In people’s court
Irom Sharmila has stated her intention to continue fighting for the revocation of Afspa by entering mainstream politics. This is the core of truly participatory democracy
Irom Sharmila’s decision to end her fast 16 years after it began must be welcomed—not because it is any sort of victory for the Indian state but because she has stated her intention to continue fighting for the revocation of the Armed Forces (Special Powers) Act by entering mainstream politics. This is the core of truly participatory democracy.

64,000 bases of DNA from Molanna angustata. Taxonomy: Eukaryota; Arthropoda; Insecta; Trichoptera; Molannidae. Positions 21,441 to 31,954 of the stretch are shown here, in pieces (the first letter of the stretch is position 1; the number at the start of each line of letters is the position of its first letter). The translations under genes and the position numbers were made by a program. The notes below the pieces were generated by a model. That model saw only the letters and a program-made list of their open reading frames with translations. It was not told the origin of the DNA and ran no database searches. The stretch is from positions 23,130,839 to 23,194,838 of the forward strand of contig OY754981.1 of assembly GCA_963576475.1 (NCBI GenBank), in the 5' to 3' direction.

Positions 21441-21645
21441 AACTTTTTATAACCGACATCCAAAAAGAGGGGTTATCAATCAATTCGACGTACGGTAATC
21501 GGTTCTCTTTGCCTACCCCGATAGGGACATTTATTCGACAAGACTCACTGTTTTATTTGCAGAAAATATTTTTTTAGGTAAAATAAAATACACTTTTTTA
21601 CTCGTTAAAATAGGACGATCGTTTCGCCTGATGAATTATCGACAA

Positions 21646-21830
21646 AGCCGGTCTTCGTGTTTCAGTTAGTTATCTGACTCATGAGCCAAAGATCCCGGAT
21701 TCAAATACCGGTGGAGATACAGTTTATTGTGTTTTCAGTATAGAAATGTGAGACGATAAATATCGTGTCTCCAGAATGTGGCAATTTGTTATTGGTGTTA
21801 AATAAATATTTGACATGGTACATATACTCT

There is a conflict at the heart of the Indian political system. The anti-colonial struggle has left India with a legacy of politics by other means—revolving around the moral high ground seized by means outside the framework of democratic politics. This was understandable in the context of the freedom movement. But in the current context, it taints Indian politics; if it is used for legitimate grievances, it is also used for illegitimate ones. As B.R. Ambedkar famously said in 1949, “These (unconstitutional methods) are nothing but the grammar of anarchy and the sooner they are abandoned, the better for us”.
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